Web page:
You’d be right, but that’s not what I’m going to suggest.

The first thing you need to do is to establish the tasks that MUST happen and the work you absolutely have to do.  Once you have those things identified, then you can start establishing how much time (utilisation of the constraint) is required to achieve these tasks.  Getting these tasks done is your absolute priority.

The second thing you should do is put everything else on hold.  If things don’t have to happen, then they are a distraction for your constraint.  For the time being, stop them.

The third thing you want to do is break down the processes of the things you have to do and see if you can break them up into smaller pieces that can be done discreetly by someone other than the constraint.  Establish your workflow, assign the tasks to resources and then measure how much effort it takes to complete the task.  You want to understand the effort requirements for each step so you can understand what the optimal delivery effort looks like and work towards that – this will identify further bottlenecks.

Finally, as you improve your processes and the flow of work for your mandatory tasks, then what should happen is your wait times should drop at the constraint which is what you want.  You want the constraint (probably you) to have more idle time.  Once this happens, you can start introducing back into the system some of the projects and tasks you put on hold – make sure you run them through step three BEFORE you start working on them.

This probably sounds really complicated but let me give you an example from my own situation with Casual Marketer.

These daily emails are the thing that MUST happen every day and every month I need to get the newsletter out.  For this example, I’m going to focus on the daily email process.

Right now, I’m the constraint – some of that is by choice, some of it by happenstance and some of it by stupidity and inefficiency.  The key thing we need to do is to isolate me and protect me as much as possible so that we can accelerate things.

With that in mind, I’ve put everything else I was doing around Casual Marketer on hold for the time being.  This will be short term, but the focus is on doing the daily emails and the monthly newsletters and making those processes easier and faster to achieve with less reliance on me.

Looking at the daily emails, they are getting done.  I have to write them so there’s no way to protect me from that.  I write them in ActiveCampaign directly, so that’s pretty efficient.  We’re then meant to post them on the blog and this is the area where we’re really far behind.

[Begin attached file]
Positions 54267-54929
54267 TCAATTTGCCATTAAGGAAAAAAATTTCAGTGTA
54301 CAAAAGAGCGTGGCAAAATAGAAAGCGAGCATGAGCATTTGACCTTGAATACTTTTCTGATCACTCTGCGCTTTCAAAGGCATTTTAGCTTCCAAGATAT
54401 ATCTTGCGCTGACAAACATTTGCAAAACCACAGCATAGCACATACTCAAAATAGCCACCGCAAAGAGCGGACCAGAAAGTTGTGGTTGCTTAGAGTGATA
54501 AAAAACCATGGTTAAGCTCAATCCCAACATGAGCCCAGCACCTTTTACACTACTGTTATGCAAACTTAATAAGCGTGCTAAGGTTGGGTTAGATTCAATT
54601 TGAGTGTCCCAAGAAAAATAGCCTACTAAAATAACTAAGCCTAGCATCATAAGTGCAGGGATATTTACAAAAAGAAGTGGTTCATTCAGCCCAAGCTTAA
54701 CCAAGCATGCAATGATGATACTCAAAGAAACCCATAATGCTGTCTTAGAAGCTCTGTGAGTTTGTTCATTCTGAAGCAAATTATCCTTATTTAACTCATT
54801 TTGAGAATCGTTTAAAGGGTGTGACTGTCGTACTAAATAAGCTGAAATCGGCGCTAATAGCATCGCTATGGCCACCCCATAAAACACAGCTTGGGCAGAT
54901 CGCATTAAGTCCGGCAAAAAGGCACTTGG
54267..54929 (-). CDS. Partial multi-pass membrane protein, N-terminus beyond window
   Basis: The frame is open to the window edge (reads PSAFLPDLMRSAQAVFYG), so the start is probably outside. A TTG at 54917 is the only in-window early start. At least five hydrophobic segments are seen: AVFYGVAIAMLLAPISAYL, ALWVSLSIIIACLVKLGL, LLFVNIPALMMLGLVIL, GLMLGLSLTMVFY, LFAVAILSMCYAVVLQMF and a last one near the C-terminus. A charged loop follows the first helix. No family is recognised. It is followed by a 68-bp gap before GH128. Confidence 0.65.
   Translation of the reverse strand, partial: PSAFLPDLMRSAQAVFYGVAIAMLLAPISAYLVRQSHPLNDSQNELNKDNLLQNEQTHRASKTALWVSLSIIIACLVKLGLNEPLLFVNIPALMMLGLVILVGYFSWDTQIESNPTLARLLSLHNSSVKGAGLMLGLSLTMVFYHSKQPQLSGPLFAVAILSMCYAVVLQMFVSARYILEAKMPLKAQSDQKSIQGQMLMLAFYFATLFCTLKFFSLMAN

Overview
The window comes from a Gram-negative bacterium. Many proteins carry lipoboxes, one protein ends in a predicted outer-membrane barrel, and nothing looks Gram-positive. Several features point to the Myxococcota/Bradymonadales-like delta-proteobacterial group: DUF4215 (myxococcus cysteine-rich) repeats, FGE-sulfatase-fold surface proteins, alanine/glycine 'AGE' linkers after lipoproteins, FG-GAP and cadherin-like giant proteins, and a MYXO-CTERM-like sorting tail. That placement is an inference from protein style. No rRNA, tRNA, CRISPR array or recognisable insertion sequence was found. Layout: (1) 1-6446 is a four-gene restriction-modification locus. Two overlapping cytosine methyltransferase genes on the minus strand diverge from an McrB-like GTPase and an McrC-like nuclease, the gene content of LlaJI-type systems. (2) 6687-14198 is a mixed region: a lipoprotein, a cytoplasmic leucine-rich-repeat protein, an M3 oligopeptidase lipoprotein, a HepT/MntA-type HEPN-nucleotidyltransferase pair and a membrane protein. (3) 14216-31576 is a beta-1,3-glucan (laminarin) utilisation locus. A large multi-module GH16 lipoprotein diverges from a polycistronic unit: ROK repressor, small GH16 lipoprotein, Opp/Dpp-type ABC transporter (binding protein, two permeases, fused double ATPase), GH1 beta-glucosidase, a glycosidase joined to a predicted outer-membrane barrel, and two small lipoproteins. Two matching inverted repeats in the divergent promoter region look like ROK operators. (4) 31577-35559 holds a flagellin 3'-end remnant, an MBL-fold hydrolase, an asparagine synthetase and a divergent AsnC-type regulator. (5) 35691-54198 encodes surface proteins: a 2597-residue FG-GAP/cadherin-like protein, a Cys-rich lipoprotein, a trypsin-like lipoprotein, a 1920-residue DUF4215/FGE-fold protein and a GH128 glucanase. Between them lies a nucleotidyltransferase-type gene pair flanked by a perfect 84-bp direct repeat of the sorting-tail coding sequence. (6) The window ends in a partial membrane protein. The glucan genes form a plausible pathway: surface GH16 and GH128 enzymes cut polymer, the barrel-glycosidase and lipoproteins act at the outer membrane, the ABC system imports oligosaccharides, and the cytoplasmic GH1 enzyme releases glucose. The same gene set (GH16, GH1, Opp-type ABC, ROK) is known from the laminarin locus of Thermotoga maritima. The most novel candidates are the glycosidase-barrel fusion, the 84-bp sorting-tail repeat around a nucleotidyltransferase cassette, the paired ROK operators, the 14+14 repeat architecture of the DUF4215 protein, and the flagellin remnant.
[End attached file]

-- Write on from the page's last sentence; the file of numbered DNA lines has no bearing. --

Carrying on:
Breaking down this process, I’m setting up a kanban board in Trello which will identify the steps in the publication process.  Then each step will be assigned to a resource to complete.  Once the resource completes their work, they’ll move things along to the next step in the process for the next resource to work on – that’s called work handoff.

We’ll start off by me writing the post and then sending it.  From there, the post will be handed off to someone else to copy and past in draft form into our WordPress template.  At this point, someone will go get a picture for the post and put it into the draft.  Finally, someone will edit the post, make sure the call to action is correct and hit publish.

Right now, I’m doing pretty much all those steps aside from finding the picture – we’re overloading the constraint with work it doesn’t need to do.  We’ll fix that up and parallelize some of the efforts.  Some of this can probably even be automated like the whole kanban card creation step.

That’s going to be my task for the next week, I want to improve this process and start us reducing the backlog of posts to go on the blog.

As you can see, this is a pretty complex thing to get your head around.  I’ve been doing this stuff for years yet I still get it wrong and forget to do it at times.  Don’t beat yourself up over it, just remind yourself to focus.

If you really want to learn more about this process in a fun and entertaining way, then I recommend Gene Kim’s book, “The Phoenix Project“.  It’s a fictionalised account of how a company called Parts Unlimited were forced to implement this kind of program to save their business.  I bought it on Amazon picked up the Audible version pretty cheaply.  It’s got a fair bit of IT talk, but if you can look past that and try to learn the process, it will be really valuable I think.

Anyway, I’ll keep you posted in the coming weeks of how this is working out for me with Casual Marketer.